As a volunteer charity with limited funds and even more limited people power, how can we be measuring success in the trigeminal neuralgia awareness space?
Big business has data analysis departments to measure interaction, web traffic user engagement etc. This analysis can drive efficiency, provide audience evaluation, drivers to improve user investment and even financial investment.
But what can a small charity utilise to understand if they are meeting the needs of the space that they operate in?
Big questions indeed. Here in our association we can utilise a few Google Analytics, monitor member numbers, record contact time via all media and evaluate our social media engagement.
However the most powerful motivation is hearing from our current and previous members.
We do not feel that we have failed our vision if a member does not renew their membership. That member may have found the information they required, received medical intervention and are no longer in pain, or had help from a Support Group Leader and feel confident to continue their journey without requiring our advocacy.
We have created a survey for members who have not renewed, and encourage everyone to give us that final gift of time to complete the survey, and provide insight to the association. You can complete the survey by clicking HERE
One of our previous members Chris, took the time to provide his reflections – see below.
|I was an enthusiastic member of TNAA. My first attendance was at the last meeting held at Toongabbie. I found out more there than I had from doctors in the previous two or three years. The meeting facilitator, Irene Woods, said are you coming to our next meeting in town and I said probably not, I have have found everything I want to know today. She then pointed out that I should come to assist other sufferers who come to meetings. That was sensible so I hardly missed another meeting until COVID struck. I took minutes, chaired a few meetings when Shane was unable to come and went to the conference at Coogee. I also had the MVD operation (Mark Dexter) in 2017 and have not had a problem with TN since. I did, however, get an arteriovenous malformation which probably resulted from the operation. That is monitored by Dr Dexter.
I was an active member until COVID and probably still would be if COVID hadn’t appeared. But, like so many others, I have a pre-COVID and post-COVID life, I am in my late seventies and just haven’t got back into the swing of things in some areas. I cannot see myself rejoining but would would be quite happy to do so if a group ever started down near where I live (Kiama, South Coast).
Going to that first meeting was one of the best things I have done in my life.
Thank you for the feedback we really appreciate you taking the time to let us know about your experience.
Can we please use your feedback in an article we will publish to our website.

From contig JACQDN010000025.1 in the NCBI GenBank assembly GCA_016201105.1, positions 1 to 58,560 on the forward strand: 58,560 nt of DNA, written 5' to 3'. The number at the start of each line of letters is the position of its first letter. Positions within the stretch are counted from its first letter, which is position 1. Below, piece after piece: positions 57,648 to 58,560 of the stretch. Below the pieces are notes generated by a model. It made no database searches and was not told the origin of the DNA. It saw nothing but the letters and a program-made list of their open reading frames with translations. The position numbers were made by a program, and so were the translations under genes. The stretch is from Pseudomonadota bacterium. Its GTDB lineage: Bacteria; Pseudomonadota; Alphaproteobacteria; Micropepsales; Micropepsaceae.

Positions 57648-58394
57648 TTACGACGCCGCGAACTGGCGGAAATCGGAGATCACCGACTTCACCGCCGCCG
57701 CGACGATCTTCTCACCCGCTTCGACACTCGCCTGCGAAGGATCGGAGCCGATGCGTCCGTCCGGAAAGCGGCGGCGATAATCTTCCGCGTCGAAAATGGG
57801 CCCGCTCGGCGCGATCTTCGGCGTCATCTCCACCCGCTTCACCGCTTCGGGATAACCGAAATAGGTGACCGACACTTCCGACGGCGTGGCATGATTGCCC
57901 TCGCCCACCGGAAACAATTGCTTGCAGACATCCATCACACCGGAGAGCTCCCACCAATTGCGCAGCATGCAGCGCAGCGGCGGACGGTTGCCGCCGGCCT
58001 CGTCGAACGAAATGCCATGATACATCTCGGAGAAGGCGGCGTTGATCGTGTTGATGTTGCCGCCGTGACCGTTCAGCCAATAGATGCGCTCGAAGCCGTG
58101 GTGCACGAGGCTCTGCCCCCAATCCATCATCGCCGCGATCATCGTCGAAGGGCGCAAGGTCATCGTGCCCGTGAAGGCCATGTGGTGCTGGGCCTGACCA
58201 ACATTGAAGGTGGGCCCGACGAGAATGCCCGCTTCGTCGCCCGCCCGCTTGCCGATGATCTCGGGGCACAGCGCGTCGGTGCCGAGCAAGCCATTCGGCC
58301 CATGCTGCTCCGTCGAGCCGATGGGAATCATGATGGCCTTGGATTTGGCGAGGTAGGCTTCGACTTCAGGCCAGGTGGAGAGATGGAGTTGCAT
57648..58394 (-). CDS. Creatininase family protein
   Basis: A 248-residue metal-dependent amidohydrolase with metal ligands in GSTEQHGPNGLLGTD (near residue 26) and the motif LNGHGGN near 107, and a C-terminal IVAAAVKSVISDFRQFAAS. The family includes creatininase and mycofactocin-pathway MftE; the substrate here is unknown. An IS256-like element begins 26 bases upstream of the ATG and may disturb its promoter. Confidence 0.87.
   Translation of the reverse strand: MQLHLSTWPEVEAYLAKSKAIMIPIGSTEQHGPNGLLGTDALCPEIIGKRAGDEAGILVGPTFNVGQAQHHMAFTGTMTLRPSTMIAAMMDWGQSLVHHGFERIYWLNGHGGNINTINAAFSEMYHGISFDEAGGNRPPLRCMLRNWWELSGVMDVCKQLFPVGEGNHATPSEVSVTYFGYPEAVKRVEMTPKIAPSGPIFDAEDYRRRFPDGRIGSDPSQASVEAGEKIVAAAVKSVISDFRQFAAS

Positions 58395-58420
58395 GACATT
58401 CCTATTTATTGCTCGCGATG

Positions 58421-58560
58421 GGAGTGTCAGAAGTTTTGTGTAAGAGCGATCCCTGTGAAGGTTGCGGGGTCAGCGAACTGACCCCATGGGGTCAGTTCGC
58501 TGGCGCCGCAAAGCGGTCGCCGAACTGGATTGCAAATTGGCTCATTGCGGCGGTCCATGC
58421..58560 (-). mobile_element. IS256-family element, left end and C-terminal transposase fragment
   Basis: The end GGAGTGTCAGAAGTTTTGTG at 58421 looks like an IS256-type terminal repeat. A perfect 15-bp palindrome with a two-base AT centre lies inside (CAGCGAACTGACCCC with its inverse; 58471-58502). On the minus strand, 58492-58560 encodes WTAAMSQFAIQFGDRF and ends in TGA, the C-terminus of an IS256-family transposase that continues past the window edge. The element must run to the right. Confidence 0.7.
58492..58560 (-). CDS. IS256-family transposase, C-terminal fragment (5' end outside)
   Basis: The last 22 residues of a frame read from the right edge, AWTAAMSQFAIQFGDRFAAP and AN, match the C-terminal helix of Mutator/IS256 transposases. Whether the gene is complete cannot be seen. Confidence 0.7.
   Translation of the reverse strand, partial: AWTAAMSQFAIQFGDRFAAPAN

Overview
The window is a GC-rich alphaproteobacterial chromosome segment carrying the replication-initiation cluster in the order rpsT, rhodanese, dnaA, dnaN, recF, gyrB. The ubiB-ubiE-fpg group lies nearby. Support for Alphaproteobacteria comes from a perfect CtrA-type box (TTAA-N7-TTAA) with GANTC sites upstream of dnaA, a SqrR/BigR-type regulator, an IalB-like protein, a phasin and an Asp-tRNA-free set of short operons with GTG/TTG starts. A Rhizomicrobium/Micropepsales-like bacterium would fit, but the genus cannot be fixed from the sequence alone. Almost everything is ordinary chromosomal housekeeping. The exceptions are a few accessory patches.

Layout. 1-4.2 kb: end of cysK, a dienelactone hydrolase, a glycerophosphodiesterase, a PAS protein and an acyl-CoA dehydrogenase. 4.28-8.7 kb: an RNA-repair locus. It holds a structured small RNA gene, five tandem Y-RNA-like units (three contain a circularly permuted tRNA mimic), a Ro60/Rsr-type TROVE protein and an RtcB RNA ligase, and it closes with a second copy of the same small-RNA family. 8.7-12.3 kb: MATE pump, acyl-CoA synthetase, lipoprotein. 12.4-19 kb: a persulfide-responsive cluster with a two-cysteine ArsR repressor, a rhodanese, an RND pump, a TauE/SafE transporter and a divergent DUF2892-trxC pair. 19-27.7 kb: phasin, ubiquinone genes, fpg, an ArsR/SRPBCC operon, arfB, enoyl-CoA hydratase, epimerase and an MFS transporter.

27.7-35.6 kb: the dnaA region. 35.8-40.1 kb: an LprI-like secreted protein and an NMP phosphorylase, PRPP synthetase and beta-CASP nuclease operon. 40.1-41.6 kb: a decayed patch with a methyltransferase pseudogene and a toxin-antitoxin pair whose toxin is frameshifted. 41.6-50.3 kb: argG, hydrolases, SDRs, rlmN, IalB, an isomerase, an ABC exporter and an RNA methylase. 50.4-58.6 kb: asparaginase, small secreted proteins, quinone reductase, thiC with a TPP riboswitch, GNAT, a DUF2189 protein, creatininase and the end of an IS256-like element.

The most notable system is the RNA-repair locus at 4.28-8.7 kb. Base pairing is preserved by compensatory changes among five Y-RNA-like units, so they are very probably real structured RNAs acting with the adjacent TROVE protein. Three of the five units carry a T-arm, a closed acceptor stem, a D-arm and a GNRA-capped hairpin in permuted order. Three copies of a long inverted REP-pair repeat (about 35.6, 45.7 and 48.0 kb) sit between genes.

Covid certainly put a stop to so many things, especially for people who needed to protect their health. So many people we talk to have the same pre and post Covid life change.
However it also forced us to get more proactive with creating a digital platform to allow our community to connect, with the website and ENEWS. The online support group meeting format has helped many from remote and regional areas to connect too.
Thank you for your time volunteering and helping so many others in their time of need. There is no price on providing comfort support and hope
Thanks for your email and I am happy for you to do whatever you like with the material I sent you. I will always look back on my involvement with the Association with fondness because it gave me the knowledge to deal properly with my condition. I remember my first meeting with clarity. It was the last meeting of the Toongabbie branch. Gwenda and I got there a bit earlier and there were hundreds of Indian Australians celebrating an event. We were enveloped in an ocean of wonderful colours and the smell of wonderful food but nobody knew anything about the TNAA. We were nearly ready to leave when a few members turned up (including Irene) and my education began shortly afterwards.
This survey and email interaction is repeated by every one of our volunteer support group leaders. They make themselves available to ensure our community is provided education and advocacy.
How else do we know we are making a difference? Our Facebook page has 1,300 members. We are a small charity in a rare medical condition space, with very little general public awareness. However since our new website launched there has been over 45k downloads of information and a daily average of 78 document downloads. We receive between 4-5k website visits every month and 95% of users are new users.
This suggests to us that we are making a difference
Our final indicator is a bit subjective. We currently have 315 financial members, many have renewed and have been members for several years. However since we went live with our new website 146 people have not chosen to renew. We believe we have successfully provided the support these members required at the time, and they are now living their best lives.
We regularly attract new members with an average of 8 new members a month. We strive to ensure every new member receives support and compassion and understands about our support network.
Thank you to our volunteers who donate their time and experience. Thank you to our financial members who allow us to operate. Thank you to our Medical Advisory Board members who do so much for our community. Together we can ensure “you are not alone”